Greenwashing is a marketing tactic that involves making misleading or false environmental claims about a product or service to appear more eco-friendly than it actually is.

Greenwashing (a compound word modeled on "whitewash"), also called "green sheen", is a form of advertising or marketing spin in which green PR and green marketing are deceptively used to persuade the public that an organization's products, aims and policies are environmentally friendly. Companies that intentionally take up greenwashing communication strategies often do so in order to distance themselves from their own environmental lapses or those of their suppliers.

An example of greenwashing is when an organization spends significantly more resources on advertising being "green" than on environmentally sound practices. Greenwashing can range from changing the name or label of a product to evoke the natural environment (for example on a product containing harmful chemicals) to multimillion-dollar campaigns that portray highly-polluting energy companies as eco-friendly. Greenwashing covers up unsustainable corporate agendas and policies. Highly public accusations of greenwashing have contributed to the term's increasing use.

Many corporations use greenwashing to improve public perception of their brands. Complex corporate structures can further obscure the big picture. Critics of the practice suggest the rise of greenwashing, paired with ineffective regulation, contributes to consumer skepticism of all green claims and diminishes the power of the consumer to drive companies toward greener manufacturing processes and business operations.

Greenwashing has increased in recent years to meet consumer demand for environmentally-friendly goods and services. New regulations, laws, and guidelines by organizations such as the Committee of Advertising Practice mean to discourage companies from using greenwashing to deceive consumers.


TerraChoice, an environmental consulting division of UL, described "seven sins of greenwashing" in 2007 to "help consumers identify products that made misleading environmental claims":

  1. Hidden Trade-off: a claim that a product is "green" based on an unreasonably narrow set of attributes without attention to other important environmental issues.

  2. No Proof: a claim that cannot be substantiated by easily accessible information or by a reliable third-party certification.

  3. Vagueness: a claim that is so poorly defined or broad that its real meaning is likely to be misunderstood by the consumer. "All-natural", for example, is not necessarily "green".

  4. Worshiping False Labels: a claim that, through words or images, gives the impression of a third-party endorsement where none exists.

  5. Irrelevance: a claim that may be truthful but which is unimportant or unhelpful to consumers seeking environmentally-preferable products.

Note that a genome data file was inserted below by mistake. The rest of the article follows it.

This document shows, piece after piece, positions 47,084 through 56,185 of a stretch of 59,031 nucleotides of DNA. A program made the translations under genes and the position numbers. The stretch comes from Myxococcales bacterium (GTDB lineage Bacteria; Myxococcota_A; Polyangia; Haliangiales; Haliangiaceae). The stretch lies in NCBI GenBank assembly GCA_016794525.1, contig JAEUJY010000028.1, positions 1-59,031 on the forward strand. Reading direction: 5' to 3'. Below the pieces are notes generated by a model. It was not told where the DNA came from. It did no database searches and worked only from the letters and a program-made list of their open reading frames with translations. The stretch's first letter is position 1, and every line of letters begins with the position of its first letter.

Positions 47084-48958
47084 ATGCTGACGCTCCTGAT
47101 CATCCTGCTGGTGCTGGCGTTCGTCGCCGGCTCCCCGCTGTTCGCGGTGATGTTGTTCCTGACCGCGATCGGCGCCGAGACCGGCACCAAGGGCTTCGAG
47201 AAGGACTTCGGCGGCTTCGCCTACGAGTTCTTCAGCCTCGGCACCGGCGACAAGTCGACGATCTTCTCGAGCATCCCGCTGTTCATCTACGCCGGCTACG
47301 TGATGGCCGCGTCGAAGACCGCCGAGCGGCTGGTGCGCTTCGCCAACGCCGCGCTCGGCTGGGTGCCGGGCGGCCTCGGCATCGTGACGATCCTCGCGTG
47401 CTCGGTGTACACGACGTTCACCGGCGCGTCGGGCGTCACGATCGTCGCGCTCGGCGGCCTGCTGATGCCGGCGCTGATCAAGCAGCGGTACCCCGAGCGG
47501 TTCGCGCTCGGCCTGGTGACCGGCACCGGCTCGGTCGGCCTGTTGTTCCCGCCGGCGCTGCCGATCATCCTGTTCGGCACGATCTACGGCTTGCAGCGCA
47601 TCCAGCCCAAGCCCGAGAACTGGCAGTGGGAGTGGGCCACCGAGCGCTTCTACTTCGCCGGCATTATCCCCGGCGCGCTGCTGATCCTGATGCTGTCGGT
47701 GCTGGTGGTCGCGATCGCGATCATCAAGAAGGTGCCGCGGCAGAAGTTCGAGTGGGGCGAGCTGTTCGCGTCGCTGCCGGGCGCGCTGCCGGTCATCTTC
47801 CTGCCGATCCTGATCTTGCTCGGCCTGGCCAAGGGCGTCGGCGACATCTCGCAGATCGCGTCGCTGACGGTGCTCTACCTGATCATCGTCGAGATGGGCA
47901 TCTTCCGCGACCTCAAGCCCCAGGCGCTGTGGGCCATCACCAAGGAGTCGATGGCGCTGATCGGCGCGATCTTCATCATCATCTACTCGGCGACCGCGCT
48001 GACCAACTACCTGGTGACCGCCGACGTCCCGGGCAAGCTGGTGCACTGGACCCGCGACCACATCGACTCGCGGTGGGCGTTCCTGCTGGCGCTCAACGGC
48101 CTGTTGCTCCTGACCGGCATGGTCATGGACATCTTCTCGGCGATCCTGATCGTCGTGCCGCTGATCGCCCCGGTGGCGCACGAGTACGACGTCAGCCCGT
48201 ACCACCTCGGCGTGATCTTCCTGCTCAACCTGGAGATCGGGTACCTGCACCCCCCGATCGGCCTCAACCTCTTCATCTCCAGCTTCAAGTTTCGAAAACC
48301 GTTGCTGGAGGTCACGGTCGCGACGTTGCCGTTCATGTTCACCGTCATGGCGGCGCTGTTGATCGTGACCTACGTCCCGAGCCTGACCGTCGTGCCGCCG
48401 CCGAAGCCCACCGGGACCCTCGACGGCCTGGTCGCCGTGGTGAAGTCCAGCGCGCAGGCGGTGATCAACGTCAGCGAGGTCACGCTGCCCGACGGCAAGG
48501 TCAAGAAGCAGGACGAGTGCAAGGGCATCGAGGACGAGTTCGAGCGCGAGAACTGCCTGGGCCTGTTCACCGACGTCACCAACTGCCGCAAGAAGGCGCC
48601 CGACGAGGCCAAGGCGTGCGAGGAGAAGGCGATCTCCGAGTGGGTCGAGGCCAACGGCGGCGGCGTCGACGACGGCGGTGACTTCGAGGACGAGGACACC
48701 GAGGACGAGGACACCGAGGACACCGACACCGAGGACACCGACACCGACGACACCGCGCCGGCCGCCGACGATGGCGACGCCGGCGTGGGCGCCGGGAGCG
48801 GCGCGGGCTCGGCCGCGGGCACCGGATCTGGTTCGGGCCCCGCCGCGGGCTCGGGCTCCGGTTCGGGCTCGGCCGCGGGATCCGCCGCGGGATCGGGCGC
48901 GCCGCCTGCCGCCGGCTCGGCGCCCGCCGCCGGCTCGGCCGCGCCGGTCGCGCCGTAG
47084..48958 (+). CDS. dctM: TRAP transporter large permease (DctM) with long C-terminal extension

6. Lesser of Two Evils: a claim that may be true within the product category, but that risks distracting consumers from the greater environmental impact of the category as a whole.

  7. Fibbing: a claim that is simply false.

The organization noted that by 2010 approximately 95% of consumer products in the U.S. claiming to be green were discovered to commit at least one of these sins.


Keep America Beautiful was a campaign founded by beverage manufacturers and others in 1953. The campaign focused on recycling and littering, diverting attention away from corporate responsibility to protect the environment. The objective was to forestall the regulation of disposable containers such as the one established by Vermont.

In the mid-1960s, the environmental movement gained momentum. This prompted many companies to create a new green image through advertising. Jerry Mander, a former Madison Avenue advertising executive, called this new form of advertising "ecopornography".

The first Earth Day was held on April 22, 1970. This encouraged many industries to advertise themselves as being friendly to the environment. Public utilities spent $300 million advertising themselves as clean green companies. This was eight times more than the money they spent on pollution reduction research.

The term greenwashing was coined by New York environmentalist Jay Westerveld in a 1986 essay about the hotel industry's practice of placing notices in bedrooms promoting reuse of towels to "save the environment". He noted that often little or no effort toward reducing energy waste was made by these institutions, although towel reuse saved them laundry costs. He concluded that often the real objective was increased profit and labeled this and other profitable-but-ineffective "environmentally-conscientious" acts as greenwashing.